The remnants of the storm, which brought blizzards and some of the deepest snowfalls of the year to the north eastern United States, will be arriving over Britain by the end of the week.
In the run up, it will be wetter by Thursday, particularly in the north west as a front with cool air behind it triggers short, sharp showers. The south east will remain dry but with some lingering cloud.
By Friday things will have noticeably changed and it will be much wetter and windier – though as yet no weather warnings have been issued (this is of course, subject to change.)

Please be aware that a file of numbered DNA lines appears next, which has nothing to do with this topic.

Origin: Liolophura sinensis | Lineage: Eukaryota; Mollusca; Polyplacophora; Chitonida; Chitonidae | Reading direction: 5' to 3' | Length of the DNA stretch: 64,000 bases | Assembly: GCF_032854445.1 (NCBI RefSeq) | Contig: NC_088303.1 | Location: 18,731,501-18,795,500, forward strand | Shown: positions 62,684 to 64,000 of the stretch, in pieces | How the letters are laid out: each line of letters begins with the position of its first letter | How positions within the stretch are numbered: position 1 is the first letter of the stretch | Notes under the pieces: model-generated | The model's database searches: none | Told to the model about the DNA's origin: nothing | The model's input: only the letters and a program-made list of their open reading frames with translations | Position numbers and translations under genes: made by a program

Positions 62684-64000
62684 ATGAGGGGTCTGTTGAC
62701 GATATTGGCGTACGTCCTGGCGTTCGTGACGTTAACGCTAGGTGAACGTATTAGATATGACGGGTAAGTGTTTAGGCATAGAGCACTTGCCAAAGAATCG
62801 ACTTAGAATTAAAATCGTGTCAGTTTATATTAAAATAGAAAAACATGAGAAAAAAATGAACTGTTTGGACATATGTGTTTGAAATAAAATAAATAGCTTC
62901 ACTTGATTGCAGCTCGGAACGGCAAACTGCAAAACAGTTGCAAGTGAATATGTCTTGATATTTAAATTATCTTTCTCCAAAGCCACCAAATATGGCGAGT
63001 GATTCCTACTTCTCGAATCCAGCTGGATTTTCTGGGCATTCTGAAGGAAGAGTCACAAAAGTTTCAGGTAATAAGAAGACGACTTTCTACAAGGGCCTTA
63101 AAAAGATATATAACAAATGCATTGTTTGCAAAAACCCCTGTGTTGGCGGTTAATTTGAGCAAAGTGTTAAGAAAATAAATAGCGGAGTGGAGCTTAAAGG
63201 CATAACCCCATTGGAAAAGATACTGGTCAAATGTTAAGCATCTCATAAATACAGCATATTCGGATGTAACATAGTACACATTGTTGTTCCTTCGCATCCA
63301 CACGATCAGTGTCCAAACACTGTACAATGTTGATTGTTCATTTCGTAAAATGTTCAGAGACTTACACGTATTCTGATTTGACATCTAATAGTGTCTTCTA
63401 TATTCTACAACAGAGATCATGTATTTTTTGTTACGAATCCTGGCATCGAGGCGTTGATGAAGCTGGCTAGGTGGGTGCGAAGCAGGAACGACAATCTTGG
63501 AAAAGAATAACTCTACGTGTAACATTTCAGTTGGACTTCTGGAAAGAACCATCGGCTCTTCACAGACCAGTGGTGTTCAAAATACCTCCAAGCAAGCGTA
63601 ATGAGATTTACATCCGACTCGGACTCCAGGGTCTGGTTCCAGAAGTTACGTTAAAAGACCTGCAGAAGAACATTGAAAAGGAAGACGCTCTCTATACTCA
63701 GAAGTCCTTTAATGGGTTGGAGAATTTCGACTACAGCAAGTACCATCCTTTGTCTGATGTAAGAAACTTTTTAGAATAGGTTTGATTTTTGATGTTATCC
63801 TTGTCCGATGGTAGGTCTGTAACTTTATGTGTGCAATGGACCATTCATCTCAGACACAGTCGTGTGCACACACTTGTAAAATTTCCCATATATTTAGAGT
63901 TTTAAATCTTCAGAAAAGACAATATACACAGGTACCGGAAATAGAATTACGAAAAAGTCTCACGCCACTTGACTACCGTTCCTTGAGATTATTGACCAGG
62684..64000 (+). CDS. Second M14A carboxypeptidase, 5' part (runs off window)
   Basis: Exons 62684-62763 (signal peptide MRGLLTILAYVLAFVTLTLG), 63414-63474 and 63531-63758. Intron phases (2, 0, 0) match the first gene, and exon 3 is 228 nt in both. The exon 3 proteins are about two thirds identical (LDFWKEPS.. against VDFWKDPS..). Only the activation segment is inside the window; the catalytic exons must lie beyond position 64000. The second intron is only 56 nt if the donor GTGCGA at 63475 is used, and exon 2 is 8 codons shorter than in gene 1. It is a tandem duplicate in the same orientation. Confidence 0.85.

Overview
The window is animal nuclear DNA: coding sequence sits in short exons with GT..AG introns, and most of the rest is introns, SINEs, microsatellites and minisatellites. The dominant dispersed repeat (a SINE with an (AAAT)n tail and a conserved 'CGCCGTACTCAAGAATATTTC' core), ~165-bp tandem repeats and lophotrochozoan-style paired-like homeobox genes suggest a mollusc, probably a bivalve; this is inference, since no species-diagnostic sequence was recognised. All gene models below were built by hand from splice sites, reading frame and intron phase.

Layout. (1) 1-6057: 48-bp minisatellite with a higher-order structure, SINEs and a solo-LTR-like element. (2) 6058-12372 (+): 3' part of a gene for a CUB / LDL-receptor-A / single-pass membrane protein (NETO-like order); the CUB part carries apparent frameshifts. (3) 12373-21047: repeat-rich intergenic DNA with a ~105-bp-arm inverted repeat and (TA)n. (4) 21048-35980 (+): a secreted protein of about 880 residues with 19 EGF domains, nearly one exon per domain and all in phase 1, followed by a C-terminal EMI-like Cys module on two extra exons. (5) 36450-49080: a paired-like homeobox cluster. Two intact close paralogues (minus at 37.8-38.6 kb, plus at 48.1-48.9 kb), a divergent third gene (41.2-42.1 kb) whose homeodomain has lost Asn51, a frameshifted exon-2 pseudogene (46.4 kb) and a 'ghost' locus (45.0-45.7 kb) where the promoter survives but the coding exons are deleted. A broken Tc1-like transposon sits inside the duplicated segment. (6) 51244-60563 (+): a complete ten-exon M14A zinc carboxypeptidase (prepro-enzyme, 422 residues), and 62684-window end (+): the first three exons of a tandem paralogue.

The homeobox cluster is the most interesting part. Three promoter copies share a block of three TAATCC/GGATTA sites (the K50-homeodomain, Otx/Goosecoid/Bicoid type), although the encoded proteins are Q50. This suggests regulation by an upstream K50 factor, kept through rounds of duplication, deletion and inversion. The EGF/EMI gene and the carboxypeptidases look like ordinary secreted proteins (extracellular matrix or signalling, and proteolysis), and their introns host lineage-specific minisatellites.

While the mercury was predicted to nudge 18C and even 19C in places on Tuesday, making Britain as hot as Ibiza and hotter than Marrakech, temperatures will be dropping to 8/9C in Scotland and down to 9/10 in the Midlands. The south will stay in double figures of 11/12 on Saturday, possibly reaching 14C on Sunday.
The hottest day of the year so far was on February 20th, with Kew Gardens and Northolt in London nudging 18.3C.
Preliminary statistics from the Met Office show the 2016/17 winter has been dry and mild compared to the long-term average, and indeed early February figures show a milder than average month to end the season.